What to know about destructive Marshall Fire in Colorado

Colorado’s Marshall Fire that ripped through the Front Range between Denver and Boulder on Thursday, Dec. 30 is now the most destructive wildfire in the state’s history, authorities say.

Fueled by high winds and dry conditions, the event, involving two separate fires, forced tens of thousands of residents to flee their homes as flames spread rapidly east through the towns of Superior and Louisville in Boulder County.

Gov. Jared Polis declared a state of emergency on Dec. 30, opening up disaster emergency funds to support response efforts and resources needed to quell the blaze, including the Colorado National Guard, Colorado Division of Fire Prevention and Control and activation of the State Emergency Operations Center.

The first fire, called the Middle Fork Fire, erupted at the intersection of the North Foothills Highway and Middle Fork Road just before 10:30 a.m. and “was attacked pretty quickly,” Boulder County Sheriff Joe Pelle said Dec. 30 during a news conference. No structures were reported damaged as a result of this event.

The Marshall Fire, the second one to spark, flared just after 11 a.m. at South Foothills and Marshall Road, quickly spreading east over 6,000 acres.

Some areas remain under an evacuation order as of Friday morning, Dec. 31, as snow started to fall in the area. Authorities said during a Friday news conference that the weather suggests the fire shouldn’t bring any more negative impacts on the area.

Officials are warning residents on Facebook to avoid the regions under evacuation because of active fires and risks.

Just last summer, Colorado experienced the three largest wildfires in the state’s history, the top two burning nearly or above 200,000 acres of land. Although the Marshall Fire only covered about 1,600 acres as of Thursday night, it attacked a heavily populated area, making it the most destructive one yet.

“So, 1,600 acres near a population center can be, and is in this case, absolutely devastating,” Polis said during the Dec. 30 news conference. “[Wind] gusts of 100-110 mph can and have moved this fire down a football field in a matter of seconds,” giving residents “very little time to get out” and gather important items from their home.

Here’s a glimpse of what the devastation looks like.

Has the Marshall Fire caused injuries or deaths?

Pelle noted there was only one reported injury to an officer’s eye due to debris flying in the wind as of the evening of Dec. 30.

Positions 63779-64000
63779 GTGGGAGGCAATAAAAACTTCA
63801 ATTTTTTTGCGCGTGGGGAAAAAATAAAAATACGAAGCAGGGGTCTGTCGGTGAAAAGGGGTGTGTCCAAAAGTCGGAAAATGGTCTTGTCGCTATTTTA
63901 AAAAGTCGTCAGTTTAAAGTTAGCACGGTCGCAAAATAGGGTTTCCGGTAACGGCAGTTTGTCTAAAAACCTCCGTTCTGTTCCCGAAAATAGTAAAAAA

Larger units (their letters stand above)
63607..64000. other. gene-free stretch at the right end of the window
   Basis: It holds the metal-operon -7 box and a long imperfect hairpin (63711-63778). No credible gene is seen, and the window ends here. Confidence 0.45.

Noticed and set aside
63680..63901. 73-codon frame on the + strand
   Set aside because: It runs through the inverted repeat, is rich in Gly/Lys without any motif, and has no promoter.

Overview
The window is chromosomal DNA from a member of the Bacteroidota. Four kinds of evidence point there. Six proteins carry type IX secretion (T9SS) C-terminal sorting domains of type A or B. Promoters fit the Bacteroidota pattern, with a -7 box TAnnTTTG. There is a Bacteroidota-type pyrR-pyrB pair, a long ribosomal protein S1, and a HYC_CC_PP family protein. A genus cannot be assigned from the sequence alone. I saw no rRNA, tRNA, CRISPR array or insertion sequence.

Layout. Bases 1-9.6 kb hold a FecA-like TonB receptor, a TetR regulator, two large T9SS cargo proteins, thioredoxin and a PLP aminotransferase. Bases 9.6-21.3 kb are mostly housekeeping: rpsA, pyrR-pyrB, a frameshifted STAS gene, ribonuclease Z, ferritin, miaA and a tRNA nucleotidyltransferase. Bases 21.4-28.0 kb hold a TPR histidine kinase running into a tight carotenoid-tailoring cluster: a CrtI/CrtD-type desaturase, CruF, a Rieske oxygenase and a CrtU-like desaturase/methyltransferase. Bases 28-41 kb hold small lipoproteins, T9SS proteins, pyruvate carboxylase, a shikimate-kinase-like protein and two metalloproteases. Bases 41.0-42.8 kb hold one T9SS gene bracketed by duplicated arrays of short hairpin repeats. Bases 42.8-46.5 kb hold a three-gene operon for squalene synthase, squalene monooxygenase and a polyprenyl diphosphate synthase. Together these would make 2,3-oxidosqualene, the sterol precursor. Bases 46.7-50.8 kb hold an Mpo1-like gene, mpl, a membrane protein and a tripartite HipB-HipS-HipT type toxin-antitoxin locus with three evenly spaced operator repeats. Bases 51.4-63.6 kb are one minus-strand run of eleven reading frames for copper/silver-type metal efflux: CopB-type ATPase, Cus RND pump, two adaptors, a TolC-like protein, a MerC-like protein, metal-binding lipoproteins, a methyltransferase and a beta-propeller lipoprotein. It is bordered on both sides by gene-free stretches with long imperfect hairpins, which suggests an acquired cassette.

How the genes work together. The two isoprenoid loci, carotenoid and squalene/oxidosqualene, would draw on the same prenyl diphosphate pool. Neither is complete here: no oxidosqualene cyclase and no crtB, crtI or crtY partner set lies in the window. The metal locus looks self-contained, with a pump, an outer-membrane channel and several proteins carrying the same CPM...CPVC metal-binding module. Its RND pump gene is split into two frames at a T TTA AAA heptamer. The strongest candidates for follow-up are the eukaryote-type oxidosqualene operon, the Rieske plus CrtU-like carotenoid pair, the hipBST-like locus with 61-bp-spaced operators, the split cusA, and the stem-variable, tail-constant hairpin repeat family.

Another six people were reported injured as of Friday morning, Dec. 31, the Associated Press reported.

“I’d like to emphasize that due to the magnitude of this fire, the intensity of this fire and its presence in such a heavily populated area, we would not be surprised if there are injuries or fatalities,” Pelle said Thursday evening.

There haven’t been any reported missing people as of 10 a.m. Friday, authorities said during the Dec. 31 news conference. One woman who was reported missing Thursday night has been found.

“It’s unbelievable when you look at the devastation we don’t have a list” of missing persons, Pelle said.

What has been damaged in the Marshall Fire?

As of the morning of Friday, Dec. 31, at least 580 homes have been destroyed in Boulder County, according to the Weather Channel.

The Marshall Fire has also damaged a Target shopping center and hotel.

How many people had to evacuate because of the Marshall Fire?

About 30,000 people were forced to evacuate once the Marshall Fire quickly gained speed, multiple news outlets report, a worrisome number given the COVID-19 pandemic is intensifying in the state and country.

Pelle said evacuees who are COVID-19 positive were asked to go to a COVID-19 Recovery Center to avoid infecting others.

How fast were the Marshall Fire winds?

Authorities said the winds reached up to 110 mph, which is roughly equal to a Category 2 or 3 hurricane.

Flames aside, the wind alone has the power to tear roofs off homes and businesses, uproot trees and cause “near-total power loss” that could last several days to weeks, according to the National Hurricane Center.

“The wind rocked the bus so hard that I thought the bus would tip,” Leah Angstman, who lives in Louisville, told the Associated Press of her bus trip back home from Denver International Airport. “The sky was dark, dark brown, and the dirt was blowing in swirls across the sidewalk like snakes.”

What caused the Colorado wildfires?

The Boulder County Sheriff office tweeted Dec. 30 that there were “multiple reports of powerlines down, transformers blowing, etc.” that have caused “several small grass fires.”

During a Friday, Dec. 31 news conference, authorities said the origin of the fire has not been confirmed, but downed powerlines are still the expected cause.

The state’s extremely dry conditions only made matters worse, and continue to do so.

Before a Dec. 10 storm, Denver set a record for the “most consecutive days without snow,” according to the AP.

Nationwide, climate change is fueling stronger wildfires that occur more frequently and span across more land.

This story was originally published December 31, 2021 11:51 AM.

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Katie Camero is a McClatchy National Real-Time Science reporter. She’s an alumna of Boston University and has reported for the Wall Street Journal, Science, and The Boston Globe.

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